Monday, August 31, 2009

ACS and ASEC Data on Veteran Status: 2007

Focuses on comparisons of national and state distributions of veteran status and period of military service between the 2007 American Community Survey and the 2007 Annual Social and Economic Supplement to the Current Population Survey. Examines specifically, for instance, how, at the national level, the age distribution of veterans and, at the state level, how the percent of the adult population who are veterans differs between the surveys.

Sunday, August 30, 2009

National, State, Local Area Vaccination Coverage Among Children

The National Immunization Survey (NIS) estimates vaccination coverage among children aged 19–35 months for 50 states and selected local areas. Healthy People 2010 established vaccination coverage targets of 90% for individual vaccines in the 4:3:1:3:3:1† vaccine series and 80% for the series. This report describes the 2008 NIS coverage estimates for this series and individual vaccines, 7-valent pneumococcal conjugate vaccine (PCV7), 2 doses of hepatitis A vaccine (HepA), and hepatitis B vaccination received in the first 3 days of life (HepB birth dose)among children born during January 2005–June 2007.

Saturday, August 29, 2009

Carnegie Mellon researchers develop tool to rank death rates

Source: Carnegie Mellon University

Have you ever wondered what the chances are that you may die in the next year? Would it be from illness or an accident? Is it something you can control? Or is it completely out of your hands?

A new Web site,, developed by researchers and students at Carnegie Mellon University, allows users to query publicly available data from the United States and Europe, and compare mortality risks by gender, age, cause of death and geographic region. The Web site not only gives the risk of dying within the next year, but it also ranks the probable causes and allows for quick side-by-side comparison between groups.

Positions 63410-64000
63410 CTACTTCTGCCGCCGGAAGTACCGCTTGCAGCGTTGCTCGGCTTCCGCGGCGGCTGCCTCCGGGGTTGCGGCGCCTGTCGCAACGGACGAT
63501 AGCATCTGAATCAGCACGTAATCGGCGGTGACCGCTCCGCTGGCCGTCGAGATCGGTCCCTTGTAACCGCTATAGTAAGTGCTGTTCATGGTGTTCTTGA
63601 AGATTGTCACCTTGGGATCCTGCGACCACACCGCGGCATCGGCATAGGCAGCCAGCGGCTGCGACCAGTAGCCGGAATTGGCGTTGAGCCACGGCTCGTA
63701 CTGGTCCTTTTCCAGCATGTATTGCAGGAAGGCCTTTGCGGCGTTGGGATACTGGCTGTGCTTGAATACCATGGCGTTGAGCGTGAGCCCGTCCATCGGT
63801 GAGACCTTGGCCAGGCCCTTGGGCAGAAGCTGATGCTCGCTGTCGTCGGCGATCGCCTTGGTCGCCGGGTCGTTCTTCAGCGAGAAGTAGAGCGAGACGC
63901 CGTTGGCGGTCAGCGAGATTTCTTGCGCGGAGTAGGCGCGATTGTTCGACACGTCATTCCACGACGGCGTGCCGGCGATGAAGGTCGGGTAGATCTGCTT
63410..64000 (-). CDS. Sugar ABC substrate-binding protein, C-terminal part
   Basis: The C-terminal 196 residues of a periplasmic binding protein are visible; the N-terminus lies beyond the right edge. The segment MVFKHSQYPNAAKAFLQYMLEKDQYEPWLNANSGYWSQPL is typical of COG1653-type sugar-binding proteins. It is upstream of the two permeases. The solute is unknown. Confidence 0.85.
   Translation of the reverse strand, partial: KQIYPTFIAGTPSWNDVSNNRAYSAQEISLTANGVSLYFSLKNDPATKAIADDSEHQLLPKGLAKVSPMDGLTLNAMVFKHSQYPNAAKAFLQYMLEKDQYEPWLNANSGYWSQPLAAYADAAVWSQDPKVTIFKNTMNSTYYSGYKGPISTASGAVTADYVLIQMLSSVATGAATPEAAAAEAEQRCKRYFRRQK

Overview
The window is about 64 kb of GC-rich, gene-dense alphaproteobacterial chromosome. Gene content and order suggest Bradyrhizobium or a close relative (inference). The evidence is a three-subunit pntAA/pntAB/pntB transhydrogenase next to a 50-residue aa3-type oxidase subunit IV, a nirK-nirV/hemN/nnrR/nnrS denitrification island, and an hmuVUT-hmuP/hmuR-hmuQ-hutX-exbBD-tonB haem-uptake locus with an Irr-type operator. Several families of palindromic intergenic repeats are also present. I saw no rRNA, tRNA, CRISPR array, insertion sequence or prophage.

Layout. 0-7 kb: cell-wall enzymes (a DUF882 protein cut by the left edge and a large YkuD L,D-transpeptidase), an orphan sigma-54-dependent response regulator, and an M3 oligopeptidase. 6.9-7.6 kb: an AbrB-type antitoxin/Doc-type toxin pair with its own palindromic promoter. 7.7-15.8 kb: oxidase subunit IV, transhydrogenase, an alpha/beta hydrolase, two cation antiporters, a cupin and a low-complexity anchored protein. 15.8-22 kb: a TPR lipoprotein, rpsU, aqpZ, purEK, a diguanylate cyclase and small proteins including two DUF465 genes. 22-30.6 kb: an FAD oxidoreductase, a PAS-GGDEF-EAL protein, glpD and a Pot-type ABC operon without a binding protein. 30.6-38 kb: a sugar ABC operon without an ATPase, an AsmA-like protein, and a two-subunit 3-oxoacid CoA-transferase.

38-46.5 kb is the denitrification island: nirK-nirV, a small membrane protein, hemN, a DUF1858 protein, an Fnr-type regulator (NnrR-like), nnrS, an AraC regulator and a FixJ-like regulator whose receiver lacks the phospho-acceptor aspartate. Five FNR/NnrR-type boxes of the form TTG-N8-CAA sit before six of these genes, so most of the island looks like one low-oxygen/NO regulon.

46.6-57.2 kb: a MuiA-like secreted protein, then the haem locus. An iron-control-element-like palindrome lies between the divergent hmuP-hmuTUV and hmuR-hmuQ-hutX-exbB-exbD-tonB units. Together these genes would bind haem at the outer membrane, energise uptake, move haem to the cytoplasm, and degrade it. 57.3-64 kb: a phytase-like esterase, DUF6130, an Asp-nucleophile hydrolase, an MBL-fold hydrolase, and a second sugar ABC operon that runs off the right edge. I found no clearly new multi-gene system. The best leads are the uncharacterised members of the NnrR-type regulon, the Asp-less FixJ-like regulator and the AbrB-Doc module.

Suppose you wanted to know who is more likely to die next year from breast cancer, a 54-year-old Pennsylvania woman or her counterpart in the United Kingdom.

“This is the only place to look,” said Paul Fischbeck, site developer and professor of social and decision sciences and engineering and public policy (EPP) at Carnegie Mellon. “It turns out that the British woman has a 33 percent higher risk of breast cancer death. But for lung/throat cancer, the results are almost reversed, and the Pennsylvania woman has a 29 percent higher risk.”

“Most Americans don’t have a particularly good understanding of their own mortality risks, let alone ranking of their relevant risks,” said David Gerard, a former EPP professor at Carnegie Mellon who is now an associate professor of economics at Lawrence University in Appleton, Wis.